Paul Newman, Joanne Woodward, Jerry Stiller and Anne Meara, Sidney Poitier, Lauren Bacall, Jonathan Demme, Matthew Broderick—none was in attendance last Thursday evening when I visited, “invitation only,” the Dressing Room: A Homegrown Restaurant, the new venture in Westport, Conn., owned by the Newmans and their executive chef, Michel Nischan.
In advance of the formal opening on Oct. 6, they were hosting “guinea-pig” dinners for friends and colleagues, which, I envisaged, would comprise a stellar cast of marquee names.
This promised to be a big outing for me and my wife, Amy, considering we were new parents who had been living under self-imposed house arrest for more than a year.
“Come on,” I urged. “Let’s get out of the house for once—besides, it’ll be a real scene.”
As we drove up to the restaurant, Amy primped in the visor mirror while I patted the front of my blazer to make certain that nothing unsightly was clinging to it.
The restaurant occupies an airy barn with a timbered arched ceiling, rough-hewn walls, shiny pine-board floors and flattering soft lighting. As we approached the greeter’s station, I noticed that the cozy front room, flanked by a small bar and glowing stone hearth, was bereft of celebrities. Indeed, it was nearly empty save for a middle-aged couple in full country raiment—blue jeans, flannel and Timberlands; green cotton blouse and khaki slacks—and a younger duo who, similarly, seemed to have stepped out of the Lands’ End catalog.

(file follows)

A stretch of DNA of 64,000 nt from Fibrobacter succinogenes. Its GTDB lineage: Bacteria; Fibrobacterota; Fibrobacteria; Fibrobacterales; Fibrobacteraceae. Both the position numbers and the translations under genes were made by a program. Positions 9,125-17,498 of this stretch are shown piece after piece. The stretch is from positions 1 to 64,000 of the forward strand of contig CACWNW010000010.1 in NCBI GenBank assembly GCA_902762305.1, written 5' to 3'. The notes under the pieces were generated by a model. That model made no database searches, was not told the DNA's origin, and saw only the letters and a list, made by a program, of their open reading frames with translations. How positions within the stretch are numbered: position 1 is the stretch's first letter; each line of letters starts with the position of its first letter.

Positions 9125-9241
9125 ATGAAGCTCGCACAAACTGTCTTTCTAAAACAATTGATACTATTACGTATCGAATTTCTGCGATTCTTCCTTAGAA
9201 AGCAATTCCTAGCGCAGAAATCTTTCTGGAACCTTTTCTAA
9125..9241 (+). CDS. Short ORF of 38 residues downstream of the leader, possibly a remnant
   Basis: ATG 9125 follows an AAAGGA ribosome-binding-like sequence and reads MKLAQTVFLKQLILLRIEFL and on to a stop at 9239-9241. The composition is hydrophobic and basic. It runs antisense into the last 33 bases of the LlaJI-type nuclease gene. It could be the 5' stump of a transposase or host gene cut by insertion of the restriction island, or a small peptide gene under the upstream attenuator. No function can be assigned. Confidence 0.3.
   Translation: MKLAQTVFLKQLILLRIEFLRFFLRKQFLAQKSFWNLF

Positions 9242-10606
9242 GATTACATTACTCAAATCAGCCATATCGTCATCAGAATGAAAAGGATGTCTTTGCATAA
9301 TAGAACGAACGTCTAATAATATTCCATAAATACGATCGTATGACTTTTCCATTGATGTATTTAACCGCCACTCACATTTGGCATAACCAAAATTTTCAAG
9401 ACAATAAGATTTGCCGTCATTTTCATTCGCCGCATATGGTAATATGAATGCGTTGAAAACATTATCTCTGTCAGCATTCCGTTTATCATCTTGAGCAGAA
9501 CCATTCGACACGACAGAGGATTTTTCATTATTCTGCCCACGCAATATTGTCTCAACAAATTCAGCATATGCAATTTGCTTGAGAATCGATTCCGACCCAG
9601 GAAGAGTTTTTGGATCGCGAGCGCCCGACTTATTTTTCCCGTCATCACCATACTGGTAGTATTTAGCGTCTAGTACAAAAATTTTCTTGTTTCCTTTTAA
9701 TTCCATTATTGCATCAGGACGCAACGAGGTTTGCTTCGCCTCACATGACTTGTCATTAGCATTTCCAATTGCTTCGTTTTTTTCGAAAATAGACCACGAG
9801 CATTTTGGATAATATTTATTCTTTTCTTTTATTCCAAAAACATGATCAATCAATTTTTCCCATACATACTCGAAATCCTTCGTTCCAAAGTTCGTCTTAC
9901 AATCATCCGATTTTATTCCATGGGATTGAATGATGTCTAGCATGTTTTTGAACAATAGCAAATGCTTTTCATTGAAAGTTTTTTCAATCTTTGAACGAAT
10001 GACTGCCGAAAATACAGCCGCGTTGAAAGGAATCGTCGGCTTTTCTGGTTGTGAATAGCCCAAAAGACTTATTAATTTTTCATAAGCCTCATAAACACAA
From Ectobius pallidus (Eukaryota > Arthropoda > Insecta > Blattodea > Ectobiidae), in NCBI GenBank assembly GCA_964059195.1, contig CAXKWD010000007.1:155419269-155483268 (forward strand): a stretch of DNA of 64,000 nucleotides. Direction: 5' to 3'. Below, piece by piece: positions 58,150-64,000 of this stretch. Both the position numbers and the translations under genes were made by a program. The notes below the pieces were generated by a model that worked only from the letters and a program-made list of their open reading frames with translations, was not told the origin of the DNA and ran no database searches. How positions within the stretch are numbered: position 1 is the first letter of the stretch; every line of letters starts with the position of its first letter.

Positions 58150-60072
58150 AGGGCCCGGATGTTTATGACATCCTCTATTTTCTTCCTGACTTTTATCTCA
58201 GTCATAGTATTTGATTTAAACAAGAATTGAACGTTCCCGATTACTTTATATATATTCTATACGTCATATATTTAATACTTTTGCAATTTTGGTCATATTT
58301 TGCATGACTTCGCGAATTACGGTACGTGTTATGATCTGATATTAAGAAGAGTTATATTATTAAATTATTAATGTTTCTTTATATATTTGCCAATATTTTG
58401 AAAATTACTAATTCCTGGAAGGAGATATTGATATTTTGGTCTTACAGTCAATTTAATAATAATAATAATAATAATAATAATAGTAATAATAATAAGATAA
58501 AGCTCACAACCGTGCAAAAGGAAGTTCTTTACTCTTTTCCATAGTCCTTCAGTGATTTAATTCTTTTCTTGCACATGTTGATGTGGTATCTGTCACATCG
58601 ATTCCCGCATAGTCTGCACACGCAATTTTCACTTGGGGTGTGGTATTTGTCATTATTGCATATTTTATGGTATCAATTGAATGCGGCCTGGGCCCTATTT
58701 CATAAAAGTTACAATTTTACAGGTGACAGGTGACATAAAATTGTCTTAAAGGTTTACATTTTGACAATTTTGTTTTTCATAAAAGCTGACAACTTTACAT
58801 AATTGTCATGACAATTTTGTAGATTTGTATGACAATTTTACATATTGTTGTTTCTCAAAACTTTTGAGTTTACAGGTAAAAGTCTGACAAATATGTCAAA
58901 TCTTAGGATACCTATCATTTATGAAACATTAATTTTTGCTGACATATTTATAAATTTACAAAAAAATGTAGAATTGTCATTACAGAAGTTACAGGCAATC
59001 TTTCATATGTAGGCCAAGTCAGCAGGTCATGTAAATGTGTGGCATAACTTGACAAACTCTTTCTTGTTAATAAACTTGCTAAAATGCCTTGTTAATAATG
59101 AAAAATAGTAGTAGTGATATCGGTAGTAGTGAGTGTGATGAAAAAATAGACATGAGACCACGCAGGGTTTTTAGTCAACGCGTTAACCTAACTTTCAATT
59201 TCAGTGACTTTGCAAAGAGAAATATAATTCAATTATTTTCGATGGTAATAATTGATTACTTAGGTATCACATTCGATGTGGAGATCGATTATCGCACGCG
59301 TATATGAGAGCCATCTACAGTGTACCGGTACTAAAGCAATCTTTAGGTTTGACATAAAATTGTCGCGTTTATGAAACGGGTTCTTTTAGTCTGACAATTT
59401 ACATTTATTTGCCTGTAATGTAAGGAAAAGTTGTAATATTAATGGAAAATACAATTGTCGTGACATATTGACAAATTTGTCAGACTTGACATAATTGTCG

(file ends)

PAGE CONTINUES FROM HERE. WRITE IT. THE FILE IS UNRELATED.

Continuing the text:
“It’s early,” I whispered to Amy. “You don’t expect Lauren Bacall to dine at 6:45.”
The Dressing Room is not just another movie-star restaurant. As with all of the Newmans’ enterprises, it serves up ample portions of diversion and social consciousness in equal measure. Accordingly, there is the new Thursday farmers’ market, backed by the restaurant to support local organic growers and other food purveyors; the “line-caught” fish on the menu (no destructive bottom-draggers or wasteful giant nets); the antibiotic-free local beef. What is more, a portion of the restaurant’s profits will be funneled toward the venerable 75-year-old Westport playhouse that has been so much a part of the Newmans’ lives since they moved there in the 1960’s.